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LONDON — If good intentions could guarantee good results, the recently concluded Millennium Summit at the United Nations in New York would merit nothing but unreserved praise.

All the right notes were struck, all the right goals set and all the right aspirations articulated.

A “new international social compact” to uplift the world’s poor and create “a virtuous circle of development” sounds full of promise, while Secretary General Kofi Annan’s proposals for better organized U.N. peacekeeping deserve everyone’s support, and appeared to get it at the New York gathering.

Clearly, the present pattern — which is to send lightly armed and poorly coordinated multilingual forces with fuzzy mandates into the middle of hideous and bitter civil wars and rebellions — cannot be allowed to continue.

Even on the organizational side of the U.N., there were welcome signs of new thinking and a fresh dose of common sense. The proposal tabled by Britain for Japan and Germany to join a reformed Security Council would — if adopted — be an obvious and long-overdue correction to a thoroughly anomalous situation. The “Permanent Five” structure of the U.N. is over 50 years out of date. It is absurd that these economic giants have not long since been added to the central grouping of the organization.

And yet for all the ringing words and fine undertakings, something was missing from this great event. Governments and ministers may have made all the right noises, but the world is not composed of governments and ministers. It is composed of citizens and people. Governments are as weak or as strong in the face of global crises as the people who put them there and keep them there. This is more so than ever in the age of the Internet and the individual empowerment it brings with it.

The reason why U.N. peacekeeping efforts have been so feeble over the years is because governments have failed to persuade their electorates and supporters to commit adequate resources to these endeavors. And this in turn is because governments and their advisers have failed to explain to the people “back home” what is at stake or how their own local and national interests are involved.

So the problem is not a shortage of good intentions at the lofty level of the U.N. The problem is how to win democratic support and respect from the grassroots of the world’s citizenry for the huge international, and even supranational, endeavors needed nowadays to keep the world safe and stable for everybody.

Or, put another way, the problem is how officials and administrators operating in the lofty international arena can remain accountable to, and connected with, everyday life and everyday people in their respective countries.

Of course, this was always the problem with democracies, and even with more authoritarian rulers. People naturally tend to “think local” and to be suspicious of remote bodies that appear to spin in space and take decisions for which there is no apparent accountability. Being away at grand international assemblies or bathing in glory and high rhetoric on the world stage was always a dangerous pastime, from the age of the Roman emperors onward. All too often the “heroic leader” returned home to find his local support had evaporated and others had usurped his role.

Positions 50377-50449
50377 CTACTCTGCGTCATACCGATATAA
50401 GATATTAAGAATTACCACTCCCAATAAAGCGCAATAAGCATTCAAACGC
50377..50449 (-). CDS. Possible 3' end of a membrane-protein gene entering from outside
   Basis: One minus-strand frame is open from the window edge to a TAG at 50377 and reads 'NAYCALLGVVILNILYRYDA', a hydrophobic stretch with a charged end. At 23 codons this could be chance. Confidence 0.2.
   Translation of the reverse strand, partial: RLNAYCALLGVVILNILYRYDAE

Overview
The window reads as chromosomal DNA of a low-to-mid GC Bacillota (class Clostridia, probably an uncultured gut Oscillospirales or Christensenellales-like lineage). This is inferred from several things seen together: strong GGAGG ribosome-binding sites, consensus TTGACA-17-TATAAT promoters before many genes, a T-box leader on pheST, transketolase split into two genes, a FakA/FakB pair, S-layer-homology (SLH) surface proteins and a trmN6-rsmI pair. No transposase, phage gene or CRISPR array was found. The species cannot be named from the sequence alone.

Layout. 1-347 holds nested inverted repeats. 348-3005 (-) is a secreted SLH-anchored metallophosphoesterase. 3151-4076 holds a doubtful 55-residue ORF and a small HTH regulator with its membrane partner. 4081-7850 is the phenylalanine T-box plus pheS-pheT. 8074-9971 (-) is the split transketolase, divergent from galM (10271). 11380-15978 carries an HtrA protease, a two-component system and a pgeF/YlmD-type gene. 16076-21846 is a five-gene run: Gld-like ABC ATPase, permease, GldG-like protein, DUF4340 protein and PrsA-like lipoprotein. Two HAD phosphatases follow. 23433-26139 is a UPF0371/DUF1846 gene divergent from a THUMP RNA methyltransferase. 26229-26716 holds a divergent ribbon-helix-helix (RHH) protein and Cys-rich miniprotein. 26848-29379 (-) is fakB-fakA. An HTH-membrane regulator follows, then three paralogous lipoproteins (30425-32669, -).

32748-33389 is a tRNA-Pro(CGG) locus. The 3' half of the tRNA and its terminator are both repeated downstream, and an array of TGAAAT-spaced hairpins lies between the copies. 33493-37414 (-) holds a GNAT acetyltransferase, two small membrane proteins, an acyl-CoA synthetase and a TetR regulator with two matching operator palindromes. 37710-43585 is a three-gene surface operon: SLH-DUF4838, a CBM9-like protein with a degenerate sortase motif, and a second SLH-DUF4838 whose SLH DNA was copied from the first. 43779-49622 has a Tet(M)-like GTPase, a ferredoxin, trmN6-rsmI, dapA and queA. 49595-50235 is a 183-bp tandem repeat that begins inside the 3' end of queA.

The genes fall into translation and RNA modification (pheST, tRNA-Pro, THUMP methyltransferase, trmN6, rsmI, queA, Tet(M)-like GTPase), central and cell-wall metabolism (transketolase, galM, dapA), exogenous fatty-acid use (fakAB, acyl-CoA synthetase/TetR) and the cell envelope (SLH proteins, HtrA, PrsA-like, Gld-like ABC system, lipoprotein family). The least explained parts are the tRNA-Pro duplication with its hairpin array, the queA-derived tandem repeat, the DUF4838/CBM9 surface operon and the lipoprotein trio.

But with governments now having to keep more closely in touch than ever with their electors, and having to share power increasingly with an “e-enabled” populace, the dangers of losing touch and failing to explain have become very many times greater. In fact the state itself has changed its composition. In an age of pluralism, can it even be assumed that official government leaders are in charge of a nation’s foreign policy and relationships?

Listening to the leaders at the U.N. summit there seemed to be little appreciation of these new challenges at all. One would think that the world had hardly changed since the days of the League of Nations in the 1930s. Yet if presidents and prime ministers cannot carry their restive supporters, and explain in convincing terms why taxes and resources, and even lives, should be committed to peacekeeping in distant countries, all the reforms of the U.N. will add up to nothing.

This has been the major difficulty all along. In the United States, the grassroots have never really been convinced that it is in their interest to support U.N. intervention — hence the persistent foot-dragging over subscriptions to U.N. activities.

Other countries are happy to pay up and show token support for peacekeeping missions. But if the folks back home do not understand what it is all about, or why a nasty little war in a remote African republic is directly linked to their lives and interests, the commitment is bound to be lukewarm and limited. No society wants to see its soldiers and officials, its sons and daughters, murdered in some vacuous cause of global stability, or even have their taxes raised to finance U.N. ventures whose purpose is unexplained.

In recent weeks, in Sierra Leone and Indonesia, there have been horrific incidents in which foreign military personnel or U.N. officials have been captured, tortured and killed. And for what? The answer may be clear in New York, but the politician’s task is to make it clear in the high street and the villages at home. That is now the demanding sort of democratic milieu that the information revolution has created and in which we live.

These basic requirements of democratic legitimacy and full accountability were the absent guests at the New York feast. They had better be invited soon. Otherwise, while the well-meaning dogs bark, the disorganized caravan of under-resourced U.N. incompetence and impotence will just keep rolling on.

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